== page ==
The deep learning technologies needed for this are already here — think neural networks or machine learning techniques. All of these fall under the umbrella of artificial intelligence, and will help the insurance industry move from a ‘detect and repair’ model to a ‘predict and prevent’ model.
It’s a similar story with other industries which are considering implementing AI. For example, cyber security.
>Read more on AI’s role in cyber insurance
‘The pace of change will also accelerate as brokers, consumers, financial intermediaries, insurers, and suppliers become more adept at using advanced technologies to enhance decision making and productivity, lower costs and optimise the customer experience,’ writes Ramnath Balasubramanian, partner at McKinsey, Ari Libarikian, senior partner at McKinsey, and Doug McElhaney, associate partner at McKinsey.
“Currently, the greatest benefit we see is an enhanced and prioritised customer experience, followed by streamlined back-office processing and improved fraud detection,” explains Harald Gölles, CTO at omni:us.
Related: Being a CTO for an artificial intelligence solutions provider – Harald Gölles, CTO of AI provider, omni:us, talks about his role in the organisation
“By automating tedious and labour-intensive business practices, insurers are subsequently able to increase revenue and free up time for customer-facing interactions.”
The technology has already begun entering insurance systems and processes, and started to deliver efficiency, while improving the customer experience. Automating claims processing through AI solutions is the crux of this unrelenting transformation.
Responding to the market
Why is there a need to integrate AI into the global insurance market?
Digital innovation is changing the way people engage with different businesses. Customer standards and expectations are also changing, as a result.
“While traditionally slow to innovate, insurance companies are constantly feeling the pressure to react to customers’ changing expectations and provide an optimised experience,” explains Gölles.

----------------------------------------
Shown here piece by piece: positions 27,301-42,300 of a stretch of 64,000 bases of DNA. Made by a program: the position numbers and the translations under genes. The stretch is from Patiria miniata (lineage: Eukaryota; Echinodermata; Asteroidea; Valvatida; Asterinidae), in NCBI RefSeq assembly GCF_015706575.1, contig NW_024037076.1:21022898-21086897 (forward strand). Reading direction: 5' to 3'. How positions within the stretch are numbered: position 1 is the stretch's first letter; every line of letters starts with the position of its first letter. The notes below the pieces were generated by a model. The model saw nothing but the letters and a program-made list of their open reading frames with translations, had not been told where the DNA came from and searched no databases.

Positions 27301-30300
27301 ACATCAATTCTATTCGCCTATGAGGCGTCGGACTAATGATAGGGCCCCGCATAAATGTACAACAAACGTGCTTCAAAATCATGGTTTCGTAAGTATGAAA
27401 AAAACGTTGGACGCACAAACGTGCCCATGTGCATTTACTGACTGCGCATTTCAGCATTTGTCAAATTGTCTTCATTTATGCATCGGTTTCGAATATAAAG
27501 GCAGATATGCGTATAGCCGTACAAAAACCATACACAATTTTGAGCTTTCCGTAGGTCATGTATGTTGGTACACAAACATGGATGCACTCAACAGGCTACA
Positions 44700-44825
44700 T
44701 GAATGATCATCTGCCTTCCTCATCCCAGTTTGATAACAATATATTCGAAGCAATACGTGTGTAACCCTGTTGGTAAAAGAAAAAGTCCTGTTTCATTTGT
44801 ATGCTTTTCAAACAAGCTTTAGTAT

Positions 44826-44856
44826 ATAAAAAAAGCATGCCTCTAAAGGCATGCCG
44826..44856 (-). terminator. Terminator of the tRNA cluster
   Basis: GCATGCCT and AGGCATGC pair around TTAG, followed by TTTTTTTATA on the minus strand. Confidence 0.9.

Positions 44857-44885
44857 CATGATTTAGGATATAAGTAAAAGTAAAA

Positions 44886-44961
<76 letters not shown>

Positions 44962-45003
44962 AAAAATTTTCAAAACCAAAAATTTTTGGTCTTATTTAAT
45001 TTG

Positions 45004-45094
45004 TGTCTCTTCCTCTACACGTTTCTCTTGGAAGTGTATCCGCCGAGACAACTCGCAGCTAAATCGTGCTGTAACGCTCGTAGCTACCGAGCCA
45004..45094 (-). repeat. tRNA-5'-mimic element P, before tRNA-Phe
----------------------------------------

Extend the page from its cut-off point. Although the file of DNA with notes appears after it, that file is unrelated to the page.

“AI is specifically beneficial for insurance companies as much of the delay in claims resolution comes from the vast amounts of data that must be processed.” Technology and expertise is changing that.
“Overall,” says Gölles, “artificial intelligence allows organisations to be more customer-oriented by personalising their experience, better understanding customer behaviour, streamlining the claims process and preventing fraud”.
Adapting to AI
Insurance is an industry that has traditionally been slow to adopt and adapt to new technologies.
“There’s often a lack of understanding of what AI is and its benefits,” explains Gölles.
“There’s also an inherent fear when it comes to disrupting current business practices during implementation. This is understandable as AI solutions have previously been characterised by major IT projects and high costs.”
“However, AI technology has improved drastically over the years and can be quickly and seamlessly integrated into businesses in just a matter of weeks, solving a variety of business needs.”
It’s never too late to lay the foundations for future digital improvements. Even historically slow to transform industries like insurance are starting to find small entry points along their value chain to ease the adoption process.
AI in cyber insurance
The global cyber insurance market size could reach $17 billion in premium by 2023, growing over 20%, which shows that decision makers have started to recognise the need to mitigate the risk of security breaches.
Cyber insurance represents a major growth opportunity for some insurers, but pricing and underwriting cyber insurance is not easy. Many insurers rely on historical data in the underwriting process, which may not accurately represent a company’s current cyber risk in a fast-changing, digital landscape. At the same time, consistency and scalability across a human underwriting staff is a challenge. This is where AI can help.
>Read more on Artificial Intelligence — what CTOs and co need to know
Applying AI technologies and predictive modelling to the underwriting process can ensure accurate rating of a company’s cyber risk.
The integration of AI can also achieve underwriting consistency of companies with similar digital footprints.
“The cyber threat landscape of a company in the digital era is ever changing, and the feedback loop from a machine learning system (along with prediction) enables a real-time view of a company’s cyber risk,” writes John Cammarata, VP of development, PointSource.